Tips for Making Leather Journals

I love to make leather journals, especially those with decorative stitches on the spine. I’ve taught several leather classes in the studio over the past few months, so I thought I’d share some tips that I’ve picked up along the way.

Set of Leather Journals | Vintage Page Designs


For the covers I like to use a soft, flexible calf leather that’s about 1.5-2mm (3.5-4oz) thick but I know some prefer to use a thicker material. If you can, go to a store to buy the leather so that you can handle the piece before buying it. In the US, Tandy Leather is a good resource and they have many locations.  If you’re buying online, Pergamena is a good choice and they even have an Etsy store, which sells scrap packs and sale items. Other bookbinding suppliers, such Talas and Hollanders, also have a good selection of leather. Feel free to share more resources in the comments section, especially if you live overseas.

Teal and orange leather journal | vintage page designs

Many people use recycled leather in their books, so keep an eye out for leather clothing in thrift stores and for old leather furniture at yard sales. My friend found a gorgeous burgundy leather couch at her local dump! If you don’t want to use leather, there are several sellers on Etsy who offer a good selection of cork fabric in a myriad of colors and patterns. Alternatively you can use a stiff fabric, such as felted wool or canvas – the options are endless.

cork fabric

The paper you use for the pages of your book will depend on what you plan to do with it. You might find these two blog posts helpful: How to Choose Paper for Your Handmade Book  and 9 Tips for Making Awesome Book Pages. For stitching the books, I use a 3ply or 4ply pre-waxed linen thread in a coordinating color and #18 blunt needle.

Creating the Cover

To cut my covers I reach for tools you would normally use for quilting: a rotary cutter, quilting ruler and self healing cutting mat. The rotary cutter slices through the leather more smoothly than a utility knife and the guidelines on the quilting ruler ensure that the cover is square.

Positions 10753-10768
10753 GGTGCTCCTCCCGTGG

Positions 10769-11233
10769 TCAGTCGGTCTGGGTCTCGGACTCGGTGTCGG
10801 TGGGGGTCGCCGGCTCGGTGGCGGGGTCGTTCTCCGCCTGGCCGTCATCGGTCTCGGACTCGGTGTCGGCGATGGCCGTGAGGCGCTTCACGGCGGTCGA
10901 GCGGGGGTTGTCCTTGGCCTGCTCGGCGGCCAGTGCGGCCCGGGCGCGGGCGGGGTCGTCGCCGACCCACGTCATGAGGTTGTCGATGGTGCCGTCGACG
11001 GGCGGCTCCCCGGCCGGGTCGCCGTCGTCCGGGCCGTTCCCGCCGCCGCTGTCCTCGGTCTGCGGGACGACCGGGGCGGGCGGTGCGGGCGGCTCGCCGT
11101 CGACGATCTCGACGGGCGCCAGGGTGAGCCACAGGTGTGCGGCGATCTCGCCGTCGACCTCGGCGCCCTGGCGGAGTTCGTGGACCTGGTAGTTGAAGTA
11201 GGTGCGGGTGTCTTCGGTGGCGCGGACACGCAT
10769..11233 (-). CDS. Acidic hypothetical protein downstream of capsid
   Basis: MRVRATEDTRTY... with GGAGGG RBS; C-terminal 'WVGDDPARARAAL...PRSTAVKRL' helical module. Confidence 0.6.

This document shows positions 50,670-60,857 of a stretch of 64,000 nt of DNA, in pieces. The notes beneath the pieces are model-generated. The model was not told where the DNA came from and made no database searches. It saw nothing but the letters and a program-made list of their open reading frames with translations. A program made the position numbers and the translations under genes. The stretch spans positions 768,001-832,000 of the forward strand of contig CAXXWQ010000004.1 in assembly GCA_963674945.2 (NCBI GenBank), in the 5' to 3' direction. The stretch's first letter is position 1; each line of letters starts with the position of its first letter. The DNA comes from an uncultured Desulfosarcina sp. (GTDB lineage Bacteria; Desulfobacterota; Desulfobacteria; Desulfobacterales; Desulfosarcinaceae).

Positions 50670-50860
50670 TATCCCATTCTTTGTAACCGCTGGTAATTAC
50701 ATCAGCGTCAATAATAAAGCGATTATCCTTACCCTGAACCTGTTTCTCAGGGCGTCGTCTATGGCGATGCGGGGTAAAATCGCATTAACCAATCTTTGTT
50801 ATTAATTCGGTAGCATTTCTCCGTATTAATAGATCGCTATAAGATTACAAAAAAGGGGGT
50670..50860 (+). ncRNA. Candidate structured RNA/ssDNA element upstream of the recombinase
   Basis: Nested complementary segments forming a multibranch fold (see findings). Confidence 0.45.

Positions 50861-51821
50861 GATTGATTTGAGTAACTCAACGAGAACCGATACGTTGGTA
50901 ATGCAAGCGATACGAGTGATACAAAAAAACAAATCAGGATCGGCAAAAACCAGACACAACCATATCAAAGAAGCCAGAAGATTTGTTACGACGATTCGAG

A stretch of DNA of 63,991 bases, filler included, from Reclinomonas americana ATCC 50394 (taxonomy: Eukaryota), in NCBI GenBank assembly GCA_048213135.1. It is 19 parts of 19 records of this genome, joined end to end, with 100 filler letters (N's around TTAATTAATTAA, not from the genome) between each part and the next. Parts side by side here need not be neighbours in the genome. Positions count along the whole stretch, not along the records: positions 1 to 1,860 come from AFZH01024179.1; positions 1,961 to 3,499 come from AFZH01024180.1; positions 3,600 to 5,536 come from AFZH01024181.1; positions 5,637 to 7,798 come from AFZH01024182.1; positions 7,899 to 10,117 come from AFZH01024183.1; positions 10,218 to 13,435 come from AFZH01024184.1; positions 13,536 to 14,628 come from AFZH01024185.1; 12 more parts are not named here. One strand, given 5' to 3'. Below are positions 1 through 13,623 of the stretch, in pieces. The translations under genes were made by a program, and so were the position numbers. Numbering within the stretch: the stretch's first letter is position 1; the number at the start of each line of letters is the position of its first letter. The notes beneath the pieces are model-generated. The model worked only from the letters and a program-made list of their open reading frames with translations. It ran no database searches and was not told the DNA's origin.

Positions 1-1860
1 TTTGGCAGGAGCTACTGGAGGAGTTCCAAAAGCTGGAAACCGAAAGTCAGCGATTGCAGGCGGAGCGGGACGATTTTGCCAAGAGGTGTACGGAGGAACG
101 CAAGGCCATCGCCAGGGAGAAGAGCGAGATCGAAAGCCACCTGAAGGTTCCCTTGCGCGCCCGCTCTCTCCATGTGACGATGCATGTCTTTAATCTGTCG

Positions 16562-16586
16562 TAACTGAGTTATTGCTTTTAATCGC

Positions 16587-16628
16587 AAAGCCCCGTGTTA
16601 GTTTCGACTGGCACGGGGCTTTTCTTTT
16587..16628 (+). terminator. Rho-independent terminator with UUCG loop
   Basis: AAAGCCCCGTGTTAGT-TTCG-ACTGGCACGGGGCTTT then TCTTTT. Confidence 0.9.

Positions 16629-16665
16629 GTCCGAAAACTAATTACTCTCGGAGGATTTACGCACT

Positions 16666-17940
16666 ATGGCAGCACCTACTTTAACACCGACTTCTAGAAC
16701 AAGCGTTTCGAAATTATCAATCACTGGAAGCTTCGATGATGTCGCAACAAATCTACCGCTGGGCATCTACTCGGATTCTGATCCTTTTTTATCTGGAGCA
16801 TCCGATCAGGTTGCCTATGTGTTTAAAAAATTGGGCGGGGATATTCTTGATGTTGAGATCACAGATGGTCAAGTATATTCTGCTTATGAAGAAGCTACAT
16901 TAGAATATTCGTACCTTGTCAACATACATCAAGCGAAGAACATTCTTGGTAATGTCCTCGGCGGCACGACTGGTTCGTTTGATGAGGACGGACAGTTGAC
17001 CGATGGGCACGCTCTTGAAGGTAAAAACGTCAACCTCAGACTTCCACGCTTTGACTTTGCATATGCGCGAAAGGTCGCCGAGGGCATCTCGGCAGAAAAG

The height of my covers are 1/4″ taller than my signatures, so there’s 1/8″ at the top and bottom. I determine the length of the leather by wrapping it around the stacked signatures, leaving extra for a flap if I want to include one.

To create the sewing holes, I use a Japanese screw punch with a 1mm or 2mm sized drill bit.

Tips for Creating Leather Journals

Stitch Patterns

My secret weapon for creating these books is grid paper that I purchase from the a local office supply store. I use ones that have either 4 or 5 squares per inch. I use it to lay out the stitch pattern and then as a guide for punching the holes in the cover and pages.

Keith Smith’s Non-Adhesive Binding, Vol. 2: 1- 2- & 3-Section Sewings is the definitive guide to stitch patterns. Remember, you can repeat a pattern several times in one binding. For example the pink journal below repeats the 1-signature chain stitch pattern three times to create a 3-signature book.

Pink_Leather_Chain_StitchYou can create a leather book using the tutorial I wrote for Keith Smith’s Alpha stitch binding. And below is a long stitch binding where each signature is sewn in individually so you can use different thread colors. Here are the instructions: Long Stitch with Packing Tutorial.

long stitch leather journal | vintage page designs

Stay tuned because next week I’ll post a video on how I make one of these books.

4 Thoughts on “Tips for Making Leather Journals

  1. glacken2016 on March 19, 2019 at 4:43 pm said:

    Wish I lived closer so I could take a class with you!

  2. Sharon on March 19, 2019 at 5:40 pm said:

    I agree, glacken2016! I would love to take a real, face to face class! This is a wonderful post, Ali. Thank you for taking the time and sharing your resources.

  3. Andrea Lee on March 20, 2019 at 5:24 am said:

    I’m with both of you…… I’m in Scotland.
    I agree the is a great post ?

  4. Meg Boden on March 20, 2019 at 7:25 am said:

    I have scavenged leather from couches left out at the curb for trash. Before you say “Ewwwww!”, the backs and sometimes the sides are usually pristine. So far my efforts have yielded leather thats backed with cloth. I dont think it’s vinyl because it doesn’t melt when exposed to heat. Can you recommend a way to reuse this? Thanks.

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